“I’ve got more important things to do.”
“Do I really have to be here?”
“I don’t have time for this.”
If you’re involved in training for your organization, chances are you’ve heard one or more of these brushoffs.
Why the resistance? Whereas children are wired to learn, the adults in your organization (I’m assuming you work with adults, save for the occasional tantrum) aren’t automatically motivated to continue their education.
And motivation, we’ve found, is often the key to success.
My last post looked at the four Ps of driving change in your organization [link back here]. Making change meaningful and relatable is crucial. It’s the same with learning initiatives. Why should anyone care enough to participate in your learning program?
Adults must choose to learn. We need to know why it matters in terms of our role and our interests. And to really get us going, we need to enjoy the process.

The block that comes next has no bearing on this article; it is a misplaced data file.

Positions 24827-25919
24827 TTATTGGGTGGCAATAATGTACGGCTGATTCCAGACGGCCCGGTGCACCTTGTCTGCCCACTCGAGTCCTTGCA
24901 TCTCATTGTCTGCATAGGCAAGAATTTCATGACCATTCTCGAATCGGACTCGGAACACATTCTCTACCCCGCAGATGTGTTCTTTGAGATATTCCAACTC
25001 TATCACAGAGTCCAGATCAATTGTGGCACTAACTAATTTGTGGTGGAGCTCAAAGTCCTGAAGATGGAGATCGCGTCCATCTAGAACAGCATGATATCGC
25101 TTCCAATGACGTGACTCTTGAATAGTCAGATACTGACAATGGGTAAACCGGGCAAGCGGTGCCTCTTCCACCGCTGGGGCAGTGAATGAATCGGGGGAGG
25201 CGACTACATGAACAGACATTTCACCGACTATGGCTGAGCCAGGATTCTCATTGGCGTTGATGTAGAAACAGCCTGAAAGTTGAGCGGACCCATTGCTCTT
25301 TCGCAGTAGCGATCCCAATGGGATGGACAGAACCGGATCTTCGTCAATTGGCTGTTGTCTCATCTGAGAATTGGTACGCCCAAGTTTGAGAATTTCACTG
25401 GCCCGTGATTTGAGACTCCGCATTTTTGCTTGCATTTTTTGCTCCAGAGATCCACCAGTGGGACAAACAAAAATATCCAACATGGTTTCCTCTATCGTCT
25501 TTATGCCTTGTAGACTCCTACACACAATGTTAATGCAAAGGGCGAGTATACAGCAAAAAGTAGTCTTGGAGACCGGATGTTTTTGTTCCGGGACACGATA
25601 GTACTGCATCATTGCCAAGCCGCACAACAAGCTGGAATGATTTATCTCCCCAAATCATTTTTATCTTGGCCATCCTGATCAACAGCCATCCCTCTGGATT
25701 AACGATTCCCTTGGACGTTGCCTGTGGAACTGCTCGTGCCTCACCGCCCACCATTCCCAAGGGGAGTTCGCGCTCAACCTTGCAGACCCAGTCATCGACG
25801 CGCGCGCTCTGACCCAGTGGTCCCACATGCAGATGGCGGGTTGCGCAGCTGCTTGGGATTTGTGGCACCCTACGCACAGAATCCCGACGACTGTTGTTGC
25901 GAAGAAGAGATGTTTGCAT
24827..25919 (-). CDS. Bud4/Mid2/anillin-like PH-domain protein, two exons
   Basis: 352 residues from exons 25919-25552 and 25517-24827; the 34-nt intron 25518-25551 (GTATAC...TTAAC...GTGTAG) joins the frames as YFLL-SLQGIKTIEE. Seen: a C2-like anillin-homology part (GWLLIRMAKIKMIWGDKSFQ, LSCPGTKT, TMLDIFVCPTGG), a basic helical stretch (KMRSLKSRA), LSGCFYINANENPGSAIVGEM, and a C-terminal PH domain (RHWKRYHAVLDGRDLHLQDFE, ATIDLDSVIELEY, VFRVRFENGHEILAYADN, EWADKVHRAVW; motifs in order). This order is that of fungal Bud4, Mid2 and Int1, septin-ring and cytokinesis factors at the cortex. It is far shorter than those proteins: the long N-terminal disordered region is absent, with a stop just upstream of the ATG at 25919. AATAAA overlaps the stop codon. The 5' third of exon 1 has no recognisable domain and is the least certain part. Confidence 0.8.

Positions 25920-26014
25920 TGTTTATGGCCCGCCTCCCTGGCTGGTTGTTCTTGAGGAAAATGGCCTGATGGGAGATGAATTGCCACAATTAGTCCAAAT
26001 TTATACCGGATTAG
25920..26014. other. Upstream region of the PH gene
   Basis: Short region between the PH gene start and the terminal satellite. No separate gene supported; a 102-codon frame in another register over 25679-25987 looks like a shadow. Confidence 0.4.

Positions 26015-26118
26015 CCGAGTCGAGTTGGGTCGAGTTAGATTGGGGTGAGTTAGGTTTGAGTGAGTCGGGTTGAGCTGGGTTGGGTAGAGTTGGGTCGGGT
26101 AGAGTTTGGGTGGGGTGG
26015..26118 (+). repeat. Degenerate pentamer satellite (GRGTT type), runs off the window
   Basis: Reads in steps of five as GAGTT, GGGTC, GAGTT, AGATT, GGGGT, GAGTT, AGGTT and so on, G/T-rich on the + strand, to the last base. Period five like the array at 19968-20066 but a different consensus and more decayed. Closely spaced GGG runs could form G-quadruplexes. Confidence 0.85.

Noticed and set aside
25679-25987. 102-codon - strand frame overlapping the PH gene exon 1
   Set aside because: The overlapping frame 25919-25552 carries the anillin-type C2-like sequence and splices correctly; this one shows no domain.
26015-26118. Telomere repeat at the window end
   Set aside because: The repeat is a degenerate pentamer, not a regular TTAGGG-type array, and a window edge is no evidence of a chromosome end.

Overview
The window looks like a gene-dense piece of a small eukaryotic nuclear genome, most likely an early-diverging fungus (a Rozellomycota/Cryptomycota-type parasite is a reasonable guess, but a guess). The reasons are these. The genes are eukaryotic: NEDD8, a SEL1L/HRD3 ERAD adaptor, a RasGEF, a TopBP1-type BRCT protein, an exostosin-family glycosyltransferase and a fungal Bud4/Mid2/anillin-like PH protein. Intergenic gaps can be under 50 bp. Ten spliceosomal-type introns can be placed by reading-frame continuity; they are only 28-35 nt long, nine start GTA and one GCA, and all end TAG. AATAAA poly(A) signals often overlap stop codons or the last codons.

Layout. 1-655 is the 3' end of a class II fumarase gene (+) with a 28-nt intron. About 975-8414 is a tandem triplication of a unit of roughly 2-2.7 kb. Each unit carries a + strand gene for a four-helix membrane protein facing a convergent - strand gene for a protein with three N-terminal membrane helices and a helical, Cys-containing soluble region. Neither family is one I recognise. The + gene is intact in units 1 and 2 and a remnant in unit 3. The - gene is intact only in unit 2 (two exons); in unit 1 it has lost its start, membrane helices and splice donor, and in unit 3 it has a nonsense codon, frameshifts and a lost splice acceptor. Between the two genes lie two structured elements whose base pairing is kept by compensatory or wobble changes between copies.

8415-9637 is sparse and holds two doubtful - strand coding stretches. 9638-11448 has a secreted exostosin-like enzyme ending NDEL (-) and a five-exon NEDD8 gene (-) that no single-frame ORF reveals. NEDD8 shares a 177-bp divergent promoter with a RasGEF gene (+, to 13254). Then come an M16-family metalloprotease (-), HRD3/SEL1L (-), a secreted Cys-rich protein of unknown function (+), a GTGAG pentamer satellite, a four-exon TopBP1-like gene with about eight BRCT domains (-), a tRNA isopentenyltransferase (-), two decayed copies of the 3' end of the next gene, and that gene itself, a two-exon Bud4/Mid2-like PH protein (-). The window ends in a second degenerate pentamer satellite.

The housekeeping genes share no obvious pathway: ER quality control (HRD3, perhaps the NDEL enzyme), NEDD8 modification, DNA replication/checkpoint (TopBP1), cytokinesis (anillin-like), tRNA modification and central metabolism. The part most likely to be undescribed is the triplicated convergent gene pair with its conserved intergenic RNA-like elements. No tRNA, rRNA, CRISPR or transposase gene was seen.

This is the stuff of intrinsic motivation. Instead of outside rewards like money or grades, it’s what’s going on inside that counts.
If want to get the best results and the fewest brushoffs in your training program, here are a few pointers on stoking the fires of intrinsic motivation.
Be inclusive. Strive less to instruct and more to involve – engaging different personalities, backgrounds, roles and learning styles.
Be positive. An enthusiastic, optimistic attitude is contagious in any classroom.
Be relevant. Always start with what it means to your participants’ daily tasks, as well as deeper concerns and goals.
Help them be more competent. Put the lessons into practice because we love to feel like we’ve got this.